Sunday, July 18th, 2010
It seems that every day brings more hype for the vertical farming market. Here is a wrap up of some articles that are on our radar:
- Converted Organics Strengthens Green Tech Portfolio With Proposed Acquisition of Vertical Farming company:
TerraSphere designs, builds and operates highly efficient and scalable systems, featuring a patented, proprietary technology that utilizes vertically-stacked modules to house rows of plants, which are then placed perpendicular to an interior light source to grow pesticide-free organic fruits and vegetables. Due to a controlled, indoor environment, the system generates fresh produce year-round in any location or climate world-wide.
The second project that Sting and Styler have attached themselves to is also related to agriculture (this time more directly). It’s a film that will draw information from the popular book The Vertical Farm: Feeding Ourselves and the World in the 21st Century, and it could open up America to an entirely new idea of farming. Information on what the exact film would look like is sparse, but it’s likely to be a documentary that focuses on the construction of one of the new vertical farms being created here in the United States.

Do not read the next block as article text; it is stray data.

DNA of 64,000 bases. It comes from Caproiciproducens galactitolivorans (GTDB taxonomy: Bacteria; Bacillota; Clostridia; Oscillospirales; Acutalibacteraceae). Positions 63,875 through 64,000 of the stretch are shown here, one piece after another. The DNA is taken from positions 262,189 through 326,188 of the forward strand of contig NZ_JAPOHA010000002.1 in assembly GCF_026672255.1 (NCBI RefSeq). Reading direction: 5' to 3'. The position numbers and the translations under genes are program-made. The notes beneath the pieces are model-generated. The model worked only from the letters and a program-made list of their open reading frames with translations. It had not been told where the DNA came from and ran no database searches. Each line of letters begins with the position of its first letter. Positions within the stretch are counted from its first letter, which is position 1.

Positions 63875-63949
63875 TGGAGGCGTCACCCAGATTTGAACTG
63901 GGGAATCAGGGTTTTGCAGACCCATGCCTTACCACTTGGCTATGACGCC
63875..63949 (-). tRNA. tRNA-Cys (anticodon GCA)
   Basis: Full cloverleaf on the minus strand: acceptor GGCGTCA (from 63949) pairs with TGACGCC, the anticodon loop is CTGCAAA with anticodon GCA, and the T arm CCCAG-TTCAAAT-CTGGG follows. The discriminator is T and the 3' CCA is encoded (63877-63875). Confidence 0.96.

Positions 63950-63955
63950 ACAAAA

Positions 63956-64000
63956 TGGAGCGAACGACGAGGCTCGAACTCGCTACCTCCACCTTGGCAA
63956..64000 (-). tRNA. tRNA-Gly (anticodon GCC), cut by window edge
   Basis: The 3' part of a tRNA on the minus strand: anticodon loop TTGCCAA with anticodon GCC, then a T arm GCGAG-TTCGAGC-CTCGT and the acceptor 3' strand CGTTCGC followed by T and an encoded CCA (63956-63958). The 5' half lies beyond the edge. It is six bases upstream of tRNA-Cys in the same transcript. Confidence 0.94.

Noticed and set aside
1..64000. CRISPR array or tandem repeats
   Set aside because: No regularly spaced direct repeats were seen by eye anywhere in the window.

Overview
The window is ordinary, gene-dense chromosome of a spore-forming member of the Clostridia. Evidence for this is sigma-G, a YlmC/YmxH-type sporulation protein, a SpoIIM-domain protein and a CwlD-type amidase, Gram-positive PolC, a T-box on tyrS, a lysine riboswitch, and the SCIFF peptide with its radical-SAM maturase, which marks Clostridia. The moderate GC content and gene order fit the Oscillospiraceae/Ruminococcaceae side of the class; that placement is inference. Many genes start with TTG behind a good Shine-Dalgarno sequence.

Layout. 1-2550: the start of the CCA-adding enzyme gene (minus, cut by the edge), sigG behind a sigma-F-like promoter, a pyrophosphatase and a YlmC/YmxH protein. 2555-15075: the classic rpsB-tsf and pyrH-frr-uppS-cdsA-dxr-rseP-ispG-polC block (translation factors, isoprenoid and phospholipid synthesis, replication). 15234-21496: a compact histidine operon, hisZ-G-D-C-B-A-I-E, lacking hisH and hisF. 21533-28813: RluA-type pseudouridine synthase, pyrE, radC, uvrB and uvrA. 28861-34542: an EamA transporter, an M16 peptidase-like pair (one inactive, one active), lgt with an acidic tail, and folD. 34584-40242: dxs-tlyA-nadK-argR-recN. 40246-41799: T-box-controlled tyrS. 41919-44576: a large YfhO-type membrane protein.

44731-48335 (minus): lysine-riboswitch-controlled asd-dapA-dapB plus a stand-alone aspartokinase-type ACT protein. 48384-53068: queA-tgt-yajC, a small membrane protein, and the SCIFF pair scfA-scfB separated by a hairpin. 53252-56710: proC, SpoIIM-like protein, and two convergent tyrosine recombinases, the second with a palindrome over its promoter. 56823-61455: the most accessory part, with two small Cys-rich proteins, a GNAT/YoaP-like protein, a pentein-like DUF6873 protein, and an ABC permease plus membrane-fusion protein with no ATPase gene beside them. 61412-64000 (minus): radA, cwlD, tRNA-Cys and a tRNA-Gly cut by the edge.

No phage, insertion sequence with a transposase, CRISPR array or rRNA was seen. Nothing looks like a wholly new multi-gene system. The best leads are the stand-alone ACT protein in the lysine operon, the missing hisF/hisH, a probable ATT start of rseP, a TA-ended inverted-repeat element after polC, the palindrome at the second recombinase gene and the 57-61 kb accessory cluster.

Sting and Styler are no strangers to farming themselves. At their Tuscan homethey produce—and export for sale—organic olive oil, honey, and biodynamic wine. That sprawling other era estate is a far cry from the uber-modern vertical farmsthey’ll be tackling as they take on the film, though. Perhaps they’ll be adding an upright agricultural building to their real estate acquisitions soon?
Since the world is becoming increasingly urbanized, planners have asked if we can bring food production directly to the people, cutting out the environmental impact of food miles. Plus, food consumed immediately after harvest has the freshest taste and the highest nutrient content. Designs like Chris Jacob’s groundbreaking vertical farm would also allow city dwellers direct experience with how their food is produced, closing the cycle of alienation from natural processes that has crept into modern life.
Urban farming is a response to a variety of pressures. Large parts of the developing world are facing shortages of water and arable land, the U.N. Food and Agriculture Organization says. Governments and other sponsors have supported urban food-growing projects in Cuba, Colombia, Botswana and Egypt. In the developed world, small-scale urban farms are seen as an antidote to industrialized agriculture’s excesses, including chemical fertilizers that pollute waterways and the high costs, both monetary and environmental, of transporting food to urban markets.